A hot dog is a cooked sausage, traditionally grilled or steamed and served in a sliced bun as a sandwich. Hot dog variants include the corn dogdipped in corn batter and deep fried, pigs in blankets wrapped in dough, baked, and served as hors d'oeuvres, and Beanie Weenies chopped and mixed with baked beans. Typical hot dog garnishes include mustard, ketchup, onions, mayonnaise, relish, cheese, chili, and sauerkraut.

The sausages were culturally imported from Germany and popularized in the United States, where they were a working class street food sold at hot dog stands that came to be associated with baseball and America. Hot dog preparation and condiment styles also vary regionally across the United States. The hot dog's cultural traditions include the Nathan's Hot Dog Eating Contest and Wienermobile.

Claims about hot dog invention are difficult to assess, as stories assert the creation of the sausage, the placing of the sausage (or another kind of sausage) on bread or a bun as finger food, the popularization of the existing dish, or the application of the name "hot dog" to a sausage and bun combination most commonly used with ketchup or mustard and sometimes relish.

The word frankfurter comes from Frankfurt, Germany, where pork sausages similar to hot dogs originated. These sausages, Frankfurter Würstchen, were known since the 13th century and given to the people on the event of imperial coronations, starting with the coronation of Maximilian II, Holy Roman Emperor as King. Wiener refers to Vienna, Austria, whose German name is "Wien", home to a sausage made of a mixture of pork and beef (cf. Hamburger, whose name also derives from a German-speaking city). Johann Georg Lahner, a 18th/19th century butcher from the Franconian city of Coburg, is said to have brought the Frankfurter Würstchen to Vienna, where he added beef to the mixture and simply called it Frankfurter. Nowadays, in German speaking countries, except  Austria, hot dog sausages are called Wiener or Wiener Würstchen (Würstchen means "little sausage"), in differentiation to the original pork only mixture from Frankfurt. In Swiss German, it is called Wienerli, while in Austria the terms Frankfurter or Frankfurter Würstel are used.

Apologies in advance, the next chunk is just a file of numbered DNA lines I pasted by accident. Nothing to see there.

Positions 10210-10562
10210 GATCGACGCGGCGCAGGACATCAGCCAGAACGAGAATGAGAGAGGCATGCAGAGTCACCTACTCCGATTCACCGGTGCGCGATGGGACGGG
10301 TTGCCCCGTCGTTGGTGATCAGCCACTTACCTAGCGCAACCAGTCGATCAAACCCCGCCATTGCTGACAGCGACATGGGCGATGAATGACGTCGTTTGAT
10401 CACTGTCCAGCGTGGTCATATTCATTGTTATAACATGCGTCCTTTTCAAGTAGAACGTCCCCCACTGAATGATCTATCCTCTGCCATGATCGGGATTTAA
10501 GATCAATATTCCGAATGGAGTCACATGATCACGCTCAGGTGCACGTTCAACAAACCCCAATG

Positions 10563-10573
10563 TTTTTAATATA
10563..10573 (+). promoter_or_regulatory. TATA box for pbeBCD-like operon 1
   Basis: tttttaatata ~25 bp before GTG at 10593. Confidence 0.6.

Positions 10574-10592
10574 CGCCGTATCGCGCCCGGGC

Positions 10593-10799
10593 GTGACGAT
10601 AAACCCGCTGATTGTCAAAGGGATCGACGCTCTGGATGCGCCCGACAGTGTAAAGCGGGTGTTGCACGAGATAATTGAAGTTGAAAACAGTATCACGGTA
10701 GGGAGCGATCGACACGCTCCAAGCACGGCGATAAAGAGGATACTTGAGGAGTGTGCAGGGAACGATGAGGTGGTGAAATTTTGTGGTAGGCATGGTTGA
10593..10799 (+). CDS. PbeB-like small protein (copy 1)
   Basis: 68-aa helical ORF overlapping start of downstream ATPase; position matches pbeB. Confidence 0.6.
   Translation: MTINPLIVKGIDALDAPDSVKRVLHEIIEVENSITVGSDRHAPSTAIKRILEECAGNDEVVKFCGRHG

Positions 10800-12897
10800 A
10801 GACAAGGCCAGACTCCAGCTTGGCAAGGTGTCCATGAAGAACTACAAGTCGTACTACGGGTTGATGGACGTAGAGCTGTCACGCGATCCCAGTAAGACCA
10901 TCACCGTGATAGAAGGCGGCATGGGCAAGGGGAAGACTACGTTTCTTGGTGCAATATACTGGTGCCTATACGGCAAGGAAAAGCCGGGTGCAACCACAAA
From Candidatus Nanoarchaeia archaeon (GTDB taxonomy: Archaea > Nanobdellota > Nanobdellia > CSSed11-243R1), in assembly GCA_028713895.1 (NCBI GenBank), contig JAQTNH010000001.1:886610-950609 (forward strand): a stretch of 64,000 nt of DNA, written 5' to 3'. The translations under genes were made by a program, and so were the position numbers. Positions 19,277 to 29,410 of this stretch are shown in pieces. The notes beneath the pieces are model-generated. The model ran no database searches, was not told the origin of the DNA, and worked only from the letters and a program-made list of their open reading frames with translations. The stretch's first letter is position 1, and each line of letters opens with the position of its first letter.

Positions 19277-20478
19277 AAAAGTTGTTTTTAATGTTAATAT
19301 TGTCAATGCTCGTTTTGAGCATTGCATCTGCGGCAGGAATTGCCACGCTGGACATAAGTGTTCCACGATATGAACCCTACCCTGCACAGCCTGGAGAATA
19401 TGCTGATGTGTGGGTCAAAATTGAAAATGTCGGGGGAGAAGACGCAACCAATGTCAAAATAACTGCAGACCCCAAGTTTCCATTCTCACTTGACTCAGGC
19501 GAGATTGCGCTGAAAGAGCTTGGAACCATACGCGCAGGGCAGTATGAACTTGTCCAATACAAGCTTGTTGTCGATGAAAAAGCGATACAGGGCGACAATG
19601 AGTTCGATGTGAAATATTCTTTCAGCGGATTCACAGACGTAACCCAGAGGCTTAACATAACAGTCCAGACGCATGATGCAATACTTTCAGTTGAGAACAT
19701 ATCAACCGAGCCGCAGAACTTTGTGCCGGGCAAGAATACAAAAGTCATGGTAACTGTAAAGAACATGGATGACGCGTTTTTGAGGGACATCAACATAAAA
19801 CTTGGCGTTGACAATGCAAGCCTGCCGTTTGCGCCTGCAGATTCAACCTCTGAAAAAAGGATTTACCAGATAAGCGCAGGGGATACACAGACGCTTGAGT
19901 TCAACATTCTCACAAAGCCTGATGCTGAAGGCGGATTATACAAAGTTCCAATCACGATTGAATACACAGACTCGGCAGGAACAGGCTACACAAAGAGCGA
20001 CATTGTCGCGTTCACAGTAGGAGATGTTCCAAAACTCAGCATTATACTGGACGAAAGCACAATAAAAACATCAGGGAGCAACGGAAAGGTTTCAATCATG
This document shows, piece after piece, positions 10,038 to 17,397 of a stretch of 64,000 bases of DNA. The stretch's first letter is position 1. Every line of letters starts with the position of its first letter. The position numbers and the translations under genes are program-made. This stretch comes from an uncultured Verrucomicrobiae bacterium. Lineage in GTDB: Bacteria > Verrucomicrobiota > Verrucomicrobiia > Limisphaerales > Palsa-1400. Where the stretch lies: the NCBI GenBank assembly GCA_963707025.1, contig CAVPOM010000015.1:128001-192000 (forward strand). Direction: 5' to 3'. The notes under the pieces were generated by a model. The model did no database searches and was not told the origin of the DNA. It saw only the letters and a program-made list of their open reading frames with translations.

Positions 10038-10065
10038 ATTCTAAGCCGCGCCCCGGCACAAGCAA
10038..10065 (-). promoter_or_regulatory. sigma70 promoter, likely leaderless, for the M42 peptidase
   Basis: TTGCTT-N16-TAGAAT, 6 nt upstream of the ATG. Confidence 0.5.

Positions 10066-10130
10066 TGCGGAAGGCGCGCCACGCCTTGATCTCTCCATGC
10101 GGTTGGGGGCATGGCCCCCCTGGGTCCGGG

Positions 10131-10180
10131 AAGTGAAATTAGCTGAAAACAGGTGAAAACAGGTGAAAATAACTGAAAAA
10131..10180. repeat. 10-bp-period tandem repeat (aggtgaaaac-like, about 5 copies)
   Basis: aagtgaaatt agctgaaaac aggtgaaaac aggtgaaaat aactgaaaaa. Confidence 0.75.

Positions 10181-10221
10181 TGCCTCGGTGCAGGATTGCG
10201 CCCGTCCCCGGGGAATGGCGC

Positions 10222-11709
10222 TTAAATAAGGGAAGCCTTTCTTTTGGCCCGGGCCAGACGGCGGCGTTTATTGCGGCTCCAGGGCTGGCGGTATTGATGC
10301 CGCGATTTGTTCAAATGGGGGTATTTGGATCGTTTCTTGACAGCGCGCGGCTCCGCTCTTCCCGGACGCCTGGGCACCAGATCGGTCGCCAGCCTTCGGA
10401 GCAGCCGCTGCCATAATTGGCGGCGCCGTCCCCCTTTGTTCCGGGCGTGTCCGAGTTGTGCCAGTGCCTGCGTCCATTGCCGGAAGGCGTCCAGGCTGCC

Around 1870, on Coney Island, German immigrant Charles Feltman began selling sausages in rolls.

Chello_html_m6a9b4aec.jpgarts selling frankfurters in New York City, circa 1906. The price is listed as "3 cents each or 2 for 5 cents".

Others have supposedly invented the hot dog. The idea of a hot dog on a bun is ascribed to the wife of a German named Antonoine Feuchtwanger, who sold hot dogs on the streets of St. Louis, Missouri, United States, in 1880, because his customers kept taking the white gloves handed to them for eating without burning their hands. Anton Ludwig Feuchtwanger, a Bavarian sausage seller, is said to have served sausages in rolls at the World's Fair–either the 1893 World's Columbian Exposition in Chicago or the 1904 Louisiana Purchase Exposition in St Louis–again allegedly because the white gloves he gave to customers so that they could eat his hot sausages in comfort began to disappear as souvenirs.